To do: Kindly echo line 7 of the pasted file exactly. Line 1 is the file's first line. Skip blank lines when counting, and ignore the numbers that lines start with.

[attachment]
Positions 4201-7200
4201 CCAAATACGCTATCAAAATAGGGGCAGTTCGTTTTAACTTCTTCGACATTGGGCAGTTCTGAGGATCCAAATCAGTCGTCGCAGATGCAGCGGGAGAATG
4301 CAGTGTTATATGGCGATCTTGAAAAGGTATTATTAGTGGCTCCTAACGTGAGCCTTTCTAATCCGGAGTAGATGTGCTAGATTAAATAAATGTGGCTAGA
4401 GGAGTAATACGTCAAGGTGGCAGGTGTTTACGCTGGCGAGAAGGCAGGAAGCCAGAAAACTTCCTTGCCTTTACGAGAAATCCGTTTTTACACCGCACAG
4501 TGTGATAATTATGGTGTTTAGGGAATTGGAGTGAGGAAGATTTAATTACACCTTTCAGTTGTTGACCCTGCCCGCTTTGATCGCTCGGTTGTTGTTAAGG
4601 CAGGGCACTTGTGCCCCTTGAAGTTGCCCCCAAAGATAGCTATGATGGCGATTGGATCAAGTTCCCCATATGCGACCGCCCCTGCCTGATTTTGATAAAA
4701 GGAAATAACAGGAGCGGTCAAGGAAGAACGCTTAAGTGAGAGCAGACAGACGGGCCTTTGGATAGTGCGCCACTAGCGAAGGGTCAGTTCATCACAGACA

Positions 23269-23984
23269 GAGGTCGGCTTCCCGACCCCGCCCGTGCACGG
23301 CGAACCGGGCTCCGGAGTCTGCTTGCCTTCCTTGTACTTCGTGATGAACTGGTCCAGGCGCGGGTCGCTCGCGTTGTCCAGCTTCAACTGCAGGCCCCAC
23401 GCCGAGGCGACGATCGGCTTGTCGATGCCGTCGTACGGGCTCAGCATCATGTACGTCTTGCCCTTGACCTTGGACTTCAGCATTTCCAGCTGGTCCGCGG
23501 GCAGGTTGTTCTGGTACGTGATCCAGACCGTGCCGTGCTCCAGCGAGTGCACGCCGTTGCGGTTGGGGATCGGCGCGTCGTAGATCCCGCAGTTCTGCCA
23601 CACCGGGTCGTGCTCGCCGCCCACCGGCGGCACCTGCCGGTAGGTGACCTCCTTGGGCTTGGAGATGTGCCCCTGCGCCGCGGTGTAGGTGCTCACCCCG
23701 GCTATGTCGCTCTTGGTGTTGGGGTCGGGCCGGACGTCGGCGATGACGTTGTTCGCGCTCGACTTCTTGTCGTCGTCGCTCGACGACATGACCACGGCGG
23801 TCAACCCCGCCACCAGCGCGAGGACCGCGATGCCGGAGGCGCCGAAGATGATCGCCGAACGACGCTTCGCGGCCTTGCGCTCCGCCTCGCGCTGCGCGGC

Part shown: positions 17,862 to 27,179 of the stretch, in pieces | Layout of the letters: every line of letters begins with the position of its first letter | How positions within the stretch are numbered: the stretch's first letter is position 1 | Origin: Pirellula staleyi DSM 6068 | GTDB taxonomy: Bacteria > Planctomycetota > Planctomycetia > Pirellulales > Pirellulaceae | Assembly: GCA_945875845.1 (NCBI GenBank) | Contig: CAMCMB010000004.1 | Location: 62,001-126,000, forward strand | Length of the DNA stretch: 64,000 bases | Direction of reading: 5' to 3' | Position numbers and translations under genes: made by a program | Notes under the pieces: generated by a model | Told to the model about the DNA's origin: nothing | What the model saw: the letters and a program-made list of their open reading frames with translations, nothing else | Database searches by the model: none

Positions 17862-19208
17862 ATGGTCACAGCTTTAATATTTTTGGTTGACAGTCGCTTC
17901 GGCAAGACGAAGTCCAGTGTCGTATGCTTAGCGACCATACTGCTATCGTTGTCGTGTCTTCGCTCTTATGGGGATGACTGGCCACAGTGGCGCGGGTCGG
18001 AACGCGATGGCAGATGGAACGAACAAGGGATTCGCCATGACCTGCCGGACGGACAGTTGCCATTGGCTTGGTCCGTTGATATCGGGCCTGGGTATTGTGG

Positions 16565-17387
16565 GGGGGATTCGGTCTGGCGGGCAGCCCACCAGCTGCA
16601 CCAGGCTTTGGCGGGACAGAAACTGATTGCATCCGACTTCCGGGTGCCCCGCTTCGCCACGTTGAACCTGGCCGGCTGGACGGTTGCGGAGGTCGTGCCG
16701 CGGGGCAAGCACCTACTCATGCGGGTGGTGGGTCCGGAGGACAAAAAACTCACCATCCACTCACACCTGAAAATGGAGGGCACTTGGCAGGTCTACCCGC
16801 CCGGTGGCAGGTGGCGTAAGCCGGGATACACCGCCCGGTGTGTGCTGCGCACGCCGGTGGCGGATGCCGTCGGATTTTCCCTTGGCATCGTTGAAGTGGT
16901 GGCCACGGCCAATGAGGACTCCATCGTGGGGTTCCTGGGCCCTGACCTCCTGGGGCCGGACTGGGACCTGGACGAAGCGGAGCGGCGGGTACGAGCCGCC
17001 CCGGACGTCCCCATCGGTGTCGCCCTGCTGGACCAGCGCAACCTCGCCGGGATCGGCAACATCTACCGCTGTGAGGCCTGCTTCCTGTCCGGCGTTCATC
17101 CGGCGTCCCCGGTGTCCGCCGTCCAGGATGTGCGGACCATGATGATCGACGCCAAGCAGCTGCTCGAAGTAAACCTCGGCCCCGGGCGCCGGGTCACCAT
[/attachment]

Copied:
4701 GGAAATAACAGGAGCGGTCAAGGAAGAACGCTTAAGTGAGAGCAGACAGACGGGCCTTTGGATAGTGCGCCACTAGCGAAGGGTCAGTTCATCACAGACA